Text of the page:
Oh, the places they'll go! Students from Michigan and American Samoa bond over robotics
By Larisa Bennett
PVC for the frame. Bilge pump motors for the thrusters. Simple switches as controls. And about a full day to build. These are the components that the Stockbridge High School InvenTeam uses to create the ideal remotely operated vehicle (ROV). Recently, these students traveled 7,000 miles away from home to National Marine Sanctuary of American Samoa to engage in outreach at local Samoan high schools. While there, they also helped sanctuary staff conduct research using their ROVs.
Stockbridge, Michigan, is a small town in the middle of the state’s “mitten,” with a population of about 1,200. There is no ocean in sight, but Thunder Bay National Marine Sanctuary – the only United States freshwater marine sanctuary – is located close by at Lake Huron. The lake is the perfect inspiration for underwater exploration. Since 2010, the Stockbridge High School underwater robotics team has been building ROVs under the supervision of their teacher Bob Richards. Their ROVs are tethered underwater vehicles controlled from the surface that can be outfitted with camera systems, water quality monitoring systems, and a variety of other equipment used to study the underwater environment.
This venture has led the students on trips to Palau, Hawai‘i, and NASA’s neutral buoyancy lab in Houston. The students have also collaborated with the nearby Thunder Bay National Marine Sanctuary to locate and explore shipwrecks in Lake Huron, and even airplanes flown by famed World War II Tuskegee Airmen that crashed in the Great Lakes during training exercises. Most recently, the team traveled to National Marine Sanctuary of American Samoa.
Thirteen students – 11 girls and 2 boys – arrived in American Samoa, a South Pacific island territory of the United States, on Thanksgiving evening last fall. There, they joined forces with the local high schools of American Samoa to engage in underwater robotics and Science, Technology, Engineering, and Math (STEM) education.
While in American Samoa, the Stockbridge students spoke with over 1,000 students at eight different high schools. They also hosted a two-day workshop on building ROVs, which was attended by students from all 12 American Samoa high schools as well as students from the local community college. Isabel Gaoteote Halatuituia, the education coordinator at National Marine Sanctuary of American Samoa, was enthused about the results of the Stockbridge students’ efforts. She says that “the Michigan students inspired and empowered [American Samoan students] into a career in STEM as an option.”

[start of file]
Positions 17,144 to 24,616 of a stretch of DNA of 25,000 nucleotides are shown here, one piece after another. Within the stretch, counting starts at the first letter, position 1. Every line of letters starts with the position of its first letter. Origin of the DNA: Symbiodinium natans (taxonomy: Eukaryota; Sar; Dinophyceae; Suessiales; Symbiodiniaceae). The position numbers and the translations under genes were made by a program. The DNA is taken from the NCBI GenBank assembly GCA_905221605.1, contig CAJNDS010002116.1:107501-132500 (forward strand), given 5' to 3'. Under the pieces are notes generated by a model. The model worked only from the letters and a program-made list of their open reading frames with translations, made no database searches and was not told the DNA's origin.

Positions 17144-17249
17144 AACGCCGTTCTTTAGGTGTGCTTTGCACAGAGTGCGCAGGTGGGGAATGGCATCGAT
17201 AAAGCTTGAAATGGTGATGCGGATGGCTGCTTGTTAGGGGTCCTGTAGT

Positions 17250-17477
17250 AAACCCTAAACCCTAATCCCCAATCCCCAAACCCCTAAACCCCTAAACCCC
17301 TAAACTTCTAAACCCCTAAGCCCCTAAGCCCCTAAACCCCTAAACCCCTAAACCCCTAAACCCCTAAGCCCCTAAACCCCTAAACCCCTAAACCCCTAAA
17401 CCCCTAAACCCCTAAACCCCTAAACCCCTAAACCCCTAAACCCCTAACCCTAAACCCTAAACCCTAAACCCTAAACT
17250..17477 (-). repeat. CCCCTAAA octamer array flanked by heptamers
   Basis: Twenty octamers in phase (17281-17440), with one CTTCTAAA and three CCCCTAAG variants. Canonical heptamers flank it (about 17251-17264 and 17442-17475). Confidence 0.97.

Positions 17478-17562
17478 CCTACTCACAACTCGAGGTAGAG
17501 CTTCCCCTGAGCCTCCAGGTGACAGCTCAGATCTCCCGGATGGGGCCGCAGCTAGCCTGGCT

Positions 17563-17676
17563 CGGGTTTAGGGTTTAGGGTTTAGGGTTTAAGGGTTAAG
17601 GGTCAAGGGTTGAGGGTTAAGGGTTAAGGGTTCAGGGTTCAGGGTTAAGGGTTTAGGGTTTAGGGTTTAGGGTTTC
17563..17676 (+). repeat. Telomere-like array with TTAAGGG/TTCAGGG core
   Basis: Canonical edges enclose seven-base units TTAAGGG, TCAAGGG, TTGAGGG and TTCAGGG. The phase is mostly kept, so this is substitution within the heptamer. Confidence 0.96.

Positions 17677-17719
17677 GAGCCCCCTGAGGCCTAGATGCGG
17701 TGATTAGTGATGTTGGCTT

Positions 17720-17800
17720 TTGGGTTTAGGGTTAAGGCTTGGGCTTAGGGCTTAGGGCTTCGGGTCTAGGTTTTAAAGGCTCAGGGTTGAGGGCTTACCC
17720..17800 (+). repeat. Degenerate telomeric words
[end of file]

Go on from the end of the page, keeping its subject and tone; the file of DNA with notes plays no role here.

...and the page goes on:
In addition to working with local high school and community college students, the Stockbridge team assisted sanctuary staff with research. They used ROVs they had built to conduct a bottomfish survey around Aunu’u Island, in areas of the sanctuary that are relatively unexplored. Video shot during this expedition shows some of the unique species that live in area waters such as yellowlip emperor fish, triggerfish, goatfish, and blacktip reef sharks.
Tracy Hajduk, national education coordinator for NOAA’s Office of National Marine Sanctuaries, stresses the importance of such experiences for protecting the health of the ocean. She explains that “students who get to see first-hand how we work to monitor and conserve national marine sanctuaries gain a sense of how important these places are and the work that goes into protecting them.”
Today’s students are the next generation that will be tasked with protecting these resources. Learning from sanctuary staff introduces them to the world of ocean conservation. Hajduk says that “national marine sanctuaries are living classrooms where real-world problems, science, and solution are put to the test every day. The more students that can be exposed to this, the better.”
While surveying sanctuary waters and teaching robotics, the students from Michigan became acquainted with Samoan culture. A favorite experience was when they learned how to prepare and cook a traditional Sunday dinner in an umu or “earth oven” using hot rocks, sharpened sticks, and taro leaves. One of the Stockbridge students, Michelle Zemke, enthusiastically related her favorite thing was “meeting all the people and experiencing their culture – it’s truly amazing!” Another student, Katelyn Knieper, was impressed with how open American Samoans are: you can “walk up to someone on the street and they’ll have a conversation with you.”
Stockbridge teacher and InvenTeam leader Bob Richards says that the team hopes to return to American Samoa next year and turn this collaborative experience into a multi-year project that will have tangible results. Richards and his students are on a quest to visit every national marine sanctuary with their ROVs in order to engage in citizen science and outreach. Two down, eleven to go!
Larisa Bennett is an outreach intern for NOAA's Office of National Marine Sanctuaries and a graduate student at UNC Chapel Hill.